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Voices Past and Present | Faramir Fiction Archive

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Voices Past and Present (G) Print

Written by Tal

18 September 2010 | 697 words

Title: Voices Past and Present
Author: Tal
Rating: G
Pairing(s): Faramir

A Faramir vignette, written for the Aragorn Angst Group weekly prompt: Listen.

The council chambers looked oddly serene in the aftermath of the heated discussion. Faramir had expected overturned chairs, scratches on the ancient table where gauntlets might have banged on wood, wine-stains on the walls where goblets might have crashed.

Might have.

He hadn’t been there for the debate over the budding commerce with Harad, a fact which even now twisted his guts in knots and rode like a heavy ember in his chest, sending heat in lapping waves over his cheeks. He stood by the open doors as the nobles filed out, his head bowed. Even so, he could feel their stares, hear their thoughts.

“Ah, the lesser son of the Steward, arrived at last.”

“Could not even bother himself to attend a meeting, that one.”

“My Lord Steward?”

“Better so; I hardly mourn his lack of contribution.”


Faramir snapped his head up, found King Elessar standing before him with a frown upon his tired face. Startled, he began to bow; remembered that the king disliked such obeisance from him, and turned it into a deep nod of his head, feeling his cheeks flame anew.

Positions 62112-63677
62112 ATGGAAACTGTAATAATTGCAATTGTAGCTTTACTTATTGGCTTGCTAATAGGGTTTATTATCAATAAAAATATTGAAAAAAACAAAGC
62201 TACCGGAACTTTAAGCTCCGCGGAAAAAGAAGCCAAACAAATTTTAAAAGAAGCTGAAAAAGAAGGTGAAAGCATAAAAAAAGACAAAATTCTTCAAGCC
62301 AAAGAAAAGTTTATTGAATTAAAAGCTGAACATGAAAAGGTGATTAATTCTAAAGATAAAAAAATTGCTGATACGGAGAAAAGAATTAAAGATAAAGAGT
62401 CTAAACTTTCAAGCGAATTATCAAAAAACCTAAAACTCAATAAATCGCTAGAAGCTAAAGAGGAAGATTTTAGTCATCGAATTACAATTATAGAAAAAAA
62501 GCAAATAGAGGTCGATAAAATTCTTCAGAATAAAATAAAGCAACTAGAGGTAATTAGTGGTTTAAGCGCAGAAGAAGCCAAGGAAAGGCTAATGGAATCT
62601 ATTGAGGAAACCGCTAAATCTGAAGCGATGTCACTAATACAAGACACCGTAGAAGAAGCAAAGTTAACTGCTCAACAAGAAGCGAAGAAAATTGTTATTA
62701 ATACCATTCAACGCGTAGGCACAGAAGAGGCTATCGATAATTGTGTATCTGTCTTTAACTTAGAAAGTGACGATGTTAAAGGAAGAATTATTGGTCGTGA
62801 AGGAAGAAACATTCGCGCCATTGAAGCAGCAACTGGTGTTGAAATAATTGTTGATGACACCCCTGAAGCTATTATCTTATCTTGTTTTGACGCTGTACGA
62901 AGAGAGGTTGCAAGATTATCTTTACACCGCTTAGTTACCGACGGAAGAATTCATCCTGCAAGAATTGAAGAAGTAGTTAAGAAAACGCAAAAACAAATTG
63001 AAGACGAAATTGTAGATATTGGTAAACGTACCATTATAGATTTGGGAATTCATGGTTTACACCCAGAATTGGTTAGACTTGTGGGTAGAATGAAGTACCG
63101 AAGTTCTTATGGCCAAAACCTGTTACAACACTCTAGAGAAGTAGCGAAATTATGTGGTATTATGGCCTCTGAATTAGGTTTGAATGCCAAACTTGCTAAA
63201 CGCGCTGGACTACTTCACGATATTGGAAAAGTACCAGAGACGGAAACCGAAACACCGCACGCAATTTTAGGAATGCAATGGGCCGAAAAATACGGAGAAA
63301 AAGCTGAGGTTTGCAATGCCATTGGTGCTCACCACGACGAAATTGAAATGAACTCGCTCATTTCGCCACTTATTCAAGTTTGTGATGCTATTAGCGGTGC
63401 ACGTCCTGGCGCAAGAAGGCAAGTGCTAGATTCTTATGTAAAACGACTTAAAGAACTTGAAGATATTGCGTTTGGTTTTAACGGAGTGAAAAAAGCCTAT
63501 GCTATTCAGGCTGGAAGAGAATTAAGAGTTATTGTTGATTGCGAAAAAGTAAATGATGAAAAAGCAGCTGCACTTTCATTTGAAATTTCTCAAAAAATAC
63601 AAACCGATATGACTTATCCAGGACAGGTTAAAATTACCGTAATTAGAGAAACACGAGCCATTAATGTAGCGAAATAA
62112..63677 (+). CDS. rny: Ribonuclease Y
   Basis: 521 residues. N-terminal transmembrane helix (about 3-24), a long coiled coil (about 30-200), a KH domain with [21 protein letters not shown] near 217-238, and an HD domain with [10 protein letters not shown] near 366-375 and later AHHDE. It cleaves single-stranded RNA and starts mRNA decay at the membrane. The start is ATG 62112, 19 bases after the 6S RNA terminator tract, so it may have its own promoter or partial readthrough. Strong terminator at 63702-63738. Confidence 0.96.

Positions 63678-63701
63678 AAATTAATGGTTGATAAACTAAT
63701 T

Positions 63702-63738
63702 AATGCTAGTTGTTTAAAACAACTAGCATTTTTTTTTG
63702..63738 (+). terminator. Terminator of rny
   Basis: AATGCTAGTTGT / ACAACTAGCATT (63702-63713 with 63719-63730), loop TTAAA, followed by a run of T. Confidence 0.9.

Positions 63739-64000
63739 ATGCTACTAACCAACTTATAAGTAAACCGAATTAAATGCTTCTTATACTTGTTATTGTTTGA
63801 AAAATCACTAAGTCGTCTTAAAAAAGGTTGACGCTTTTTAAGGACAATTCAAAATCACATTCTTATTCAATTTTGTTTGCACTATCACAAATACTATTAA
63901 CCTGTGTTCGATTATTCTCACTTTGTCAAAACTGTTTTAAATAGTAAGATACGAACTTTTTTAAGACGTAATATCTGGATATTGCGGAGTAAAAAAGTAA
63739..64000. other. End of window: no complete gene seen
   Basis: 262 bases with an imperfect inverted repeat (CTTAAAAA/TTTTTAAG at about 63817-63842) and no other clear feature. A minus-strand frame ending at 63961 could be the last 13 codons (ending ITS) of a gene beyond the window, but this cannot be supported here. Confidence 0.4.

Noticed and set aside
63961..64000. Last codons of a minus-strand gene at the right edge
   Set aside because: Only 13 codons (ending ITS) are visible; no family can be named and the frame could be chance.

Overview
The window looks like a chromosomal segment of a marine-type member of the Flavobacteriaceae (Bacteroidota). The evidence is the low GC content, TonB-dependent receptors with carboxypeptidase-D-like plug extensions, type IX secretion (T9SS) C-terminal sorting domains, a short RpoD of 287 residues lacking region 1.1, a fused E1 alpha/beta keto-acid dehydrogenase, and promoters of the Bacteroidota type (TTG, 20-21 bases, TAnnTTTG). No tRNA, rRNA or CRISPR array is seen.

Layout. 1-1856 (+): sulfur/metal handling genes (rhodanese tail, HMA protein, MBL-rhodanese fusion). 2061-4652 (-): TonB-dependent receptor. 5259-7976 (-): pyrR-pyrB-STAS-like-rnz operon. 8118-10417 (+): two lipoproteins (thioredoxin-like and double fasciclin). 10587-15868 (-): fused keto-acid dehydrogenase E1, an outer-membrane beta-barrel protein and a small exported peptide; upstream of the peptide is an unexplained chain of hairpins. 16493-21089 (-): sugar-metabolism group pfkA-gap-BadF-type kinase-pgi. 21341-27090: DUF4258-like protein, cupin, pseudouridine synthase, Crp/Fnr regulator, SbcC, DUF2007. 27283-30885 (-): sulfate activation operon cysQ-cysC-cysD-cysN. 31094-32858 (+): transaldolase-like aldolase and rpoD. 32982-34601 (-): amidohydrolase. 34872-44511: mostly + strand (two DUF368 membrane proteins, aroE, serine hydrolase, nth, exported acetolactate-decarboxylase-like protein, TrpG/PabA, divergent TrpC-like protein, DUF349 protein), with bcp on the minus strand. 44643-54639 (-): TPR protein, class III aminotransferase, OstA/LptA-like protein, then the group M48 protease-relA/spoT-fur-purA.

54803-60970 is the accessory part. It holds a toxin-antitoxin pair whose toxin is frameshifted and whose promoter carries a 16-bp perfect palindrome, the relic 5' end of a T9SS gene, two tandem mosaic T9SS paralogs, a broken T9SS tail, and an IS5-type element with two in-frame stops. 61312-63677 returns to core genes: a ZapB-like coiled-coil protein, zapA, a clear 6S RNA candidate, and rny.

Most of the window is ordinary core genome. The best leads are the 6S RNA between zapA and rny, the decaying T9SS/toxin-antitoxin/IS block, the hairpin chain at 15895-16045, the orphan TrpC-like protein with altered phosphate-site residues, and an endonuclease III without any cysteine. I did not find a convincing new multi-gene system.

“Your Highness,” he said, keeping his voice under steely control.

“The East take you, can’t you remember simple court etiquette?”


“I said,” the king repeated in a patient voice, “you may call me Elessar or Aragorn when we’re in private.”

“Oh.” Faramir shook his head, though he scarcely succeeded in clearing it. “My humble thanks, Sire.”

A faint sigh, either amused or exasperated. “Can you do nothing right, boy?”

Faramir struggled to muster his concentration, but before he could speak again, the king turned from him. Faramir watched as the tall man, all elegant confidence, walked away with his hands laced at the small of his back.

He screwed his eyes shut. How quickly he disappointed King Elessar. For all his burning desire to serve this man to the best of his ability, to devote his life to him, he wished the king would finally acknowledge how lacking his ability was and save them both from this farce of a stewardship.

He made to go to his rooms, but realized his path would be trailing the king’s for a while. Unseemly, that. (“Leave, and do not return until you’ve proven yourself worthy of my company—”)

“Are you coming?” The king’s voice nudged him out of his misery. King Elessar had paused halfway down the corridor, half-turned to regard Faramir with a raised eyebrow.

Coming? Faramir rummaged in his mind, found a whisper of a memory in the king’s voice, “Walk with me.” Oh. Oh! He hurried to the king’s side.

“My apologies, Your Highness. I don’t— I’m not—”

“For all your hours of reading, can you not speak a single sentence without stammering so?”